Some of the early works at the Titanium Alloy Manufacturing Company revealed that certain titanates, BT in particular, exhibited anomalous piezoelectric effects. Further studies at the Laboratory for Insulation Research at the Massachusetts Institute of Technology (MIT) established BT as a new class of ferroelectric material.  The polarized polycrystalline BT showed certain analogies to ferromagnetic materials and exhibited properties which usually had been associated with single piezoelectric crystals.  Until this time, the application of high power to ultrasonic transducers of the piezoelectric type had been limited by the delicate nature of the piezoelectric material and by the high voltages required.  Quartz, for instance, is a stable material, but it has a very high impedance and is very expensive and difficult to produce in quantity.  In comparison, Rochelle Salt has a low impedance, a low Q (qualitative factor representative of oscillation dampening in a circuit), but is relatively unstable and has definite temperature and humidity limitations.  Thus, BT seemed to present a partial solution to these problems.  It is relatively stable below 80 °C and has a low impedance, it is unaffected by humidity, and the basic material is relatively inexpensive and available in a great quantity [5].

To understand and further explore the piezoelectric properties, particularly from the crystallography standpoint, research began on phase transition behavior and temperature-dependent dielectric properties, as well as composition-dependent ferroelectric properties.  This research included the substrate-based crystallization response of BT that adopted a hexagonal structure under substrate-free conditions as opposed to the observed tetragonal phase under substrate-supported conditions.  However, in contrast to the known hexagonal BT, the substrate-free crystallized films demonstrated a small but measurable pyroelectric effect. It did not exhibit phase transitions in the 25–423 °K temperature range [6−9].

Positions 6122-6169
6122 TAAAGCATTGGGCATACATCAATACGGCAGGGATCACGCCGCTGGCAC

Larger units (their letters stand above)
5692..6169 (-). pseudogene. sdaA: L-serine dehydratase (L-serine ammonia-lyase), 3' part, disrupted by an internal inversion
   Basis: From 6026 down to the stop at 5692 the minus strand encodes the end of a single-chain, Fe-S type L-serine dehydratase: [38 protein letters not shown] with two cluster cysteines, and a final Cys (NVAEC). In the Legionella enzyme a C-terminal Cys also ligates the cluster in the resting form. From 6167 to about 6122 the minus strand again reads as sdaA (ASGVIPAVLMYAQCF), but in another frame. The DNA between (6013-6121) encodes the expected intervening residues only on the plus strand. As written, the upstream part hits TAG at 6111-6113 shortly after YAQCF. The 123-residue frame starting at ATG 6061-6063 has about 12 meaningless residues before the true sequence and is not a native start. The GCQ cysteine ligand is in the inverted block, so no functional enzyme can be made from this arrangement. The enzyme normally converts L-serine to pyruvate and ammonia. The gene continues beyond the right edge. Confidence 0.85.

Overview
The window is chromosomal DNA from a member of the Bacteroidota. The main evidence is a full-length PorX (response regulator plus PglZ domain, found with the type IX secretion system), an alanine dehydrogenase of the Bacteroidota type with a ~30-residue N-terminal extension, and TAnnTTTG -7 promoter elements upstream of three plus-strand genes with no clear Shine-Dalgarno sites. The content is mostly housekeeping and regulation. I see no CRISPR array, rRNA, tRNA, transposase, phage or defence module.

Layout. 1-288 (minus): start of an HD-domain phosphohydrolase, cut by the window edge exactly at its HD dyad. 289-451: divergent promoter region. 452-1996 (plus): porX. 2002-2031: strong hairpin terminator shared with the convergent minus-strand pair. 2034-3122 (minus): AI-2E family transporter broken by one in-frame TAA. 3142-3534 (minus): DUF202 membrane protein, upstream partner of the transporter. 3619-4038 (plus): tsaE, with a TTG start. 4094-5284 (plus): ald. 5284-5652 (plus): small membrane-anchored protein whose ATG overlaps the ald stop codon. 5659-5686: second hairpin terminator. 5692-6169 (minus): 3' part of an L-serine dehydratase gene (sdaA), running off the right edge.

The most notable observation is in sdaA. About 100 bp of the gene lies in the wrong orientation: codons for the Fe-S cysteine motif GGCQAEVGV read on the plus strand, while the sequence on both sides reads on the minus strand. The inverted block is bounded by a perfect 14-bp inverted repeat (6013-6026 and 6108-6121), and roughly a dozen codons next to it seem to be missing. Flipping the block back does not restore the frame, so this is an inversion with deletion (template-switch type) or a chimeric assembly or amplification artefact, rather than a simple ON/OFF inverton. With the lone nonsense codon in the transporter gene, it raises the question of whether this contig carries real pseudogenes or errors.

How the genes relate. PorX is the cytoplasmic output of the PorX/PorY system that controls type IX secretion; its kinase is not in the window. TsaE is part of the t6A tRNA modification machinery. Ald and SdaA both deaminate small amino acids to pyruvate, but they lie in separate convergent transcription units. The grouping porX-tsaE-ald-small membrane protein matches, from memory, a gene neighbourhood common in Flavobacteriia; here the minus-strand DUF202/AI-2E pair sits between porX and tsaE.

2.0  Barium Titanate Applications

A keyword search for “Barium Titanate” within the Ceramic Industry magazine website [10] revealed information about following companies that manufacture ceramic materials:

In addition to a host of other ceramic materials, BT was listed on the PFC website ( in relation to development and manufacturing contracts for DoD and Department of Energy programs that involve radar systems, test and equipment components, electronic surveillance, infrared (IR) systems, and precision electromechanical devices. Additionally, other security, defense, and military applications supplied by PFC include the following [18]:

  • Airport security systems
  • Body armor
  • Chemical agent monitors
  • Decoys
  • Dipping sonar
  • Electronic countermeasures
  • Fingerprint scanners or sensors
  • Gyroscopes
  • Image intensifiers (e.g., night vision)
  • IR detectors
  • Laser range finders
  • Proximity switches
  • Scanners
  • Sonar buoys
  • Submarine and surface sonar
  • Torpedo guidance
  • Towed arrays
  • Vehicle armor

The report “Ad Hoc Subcommittee Report on Piezoceramics – Revision of DOD-STD-1376A (SH)”  [19] provides the collective thoughts of government agencies, laboratories, industrial manufacturers, and universities that reviewed and critiqued existing standards.  It also provides information on suggested areas for clarification and improvement of piezoelectric ceramic material (including BT, type IV) and measurements for sonar transducers, in addition to the inclusion of other materials, expanding user guidelines, and hydrophone and projector specifications combined for simplicity.  The report also provides a usable document to both the Navy and contractors to more accurately specify piezoceramic material.  The Program Manager (NRL- Underwater Sound Reference Detachment [USRD] Code 5977) for the Sonar Transducer Reliability Program (STRIP) and the sponsor (Naval Sea Systems Command [NAVSEA] 63X5) have approved the specification for distribution to Navy agencies and support contractors [19].

In the report, the following members of the subcommittee also provided some reference to the stakeholder interests about potential users of the BT ceramics [19], including the following organizations:

  • Naval Underwater Systems Center (New London, CT and Ft. Lauderdale, FL).
  • NRL and ONR (Arlington, VA).
  • NRL-USRD (Orlando, FL).
  • Naval Ocean Systems Center (Norfolk, VA).
  • AT&T Technology/Bell Labs.
  • EDO Corporation, Western Division.
  • Channel Products, Inc.
  • Vernitron Piezoelectric Division.

Additional affiliations were solicited and included in the report, including the following [19]: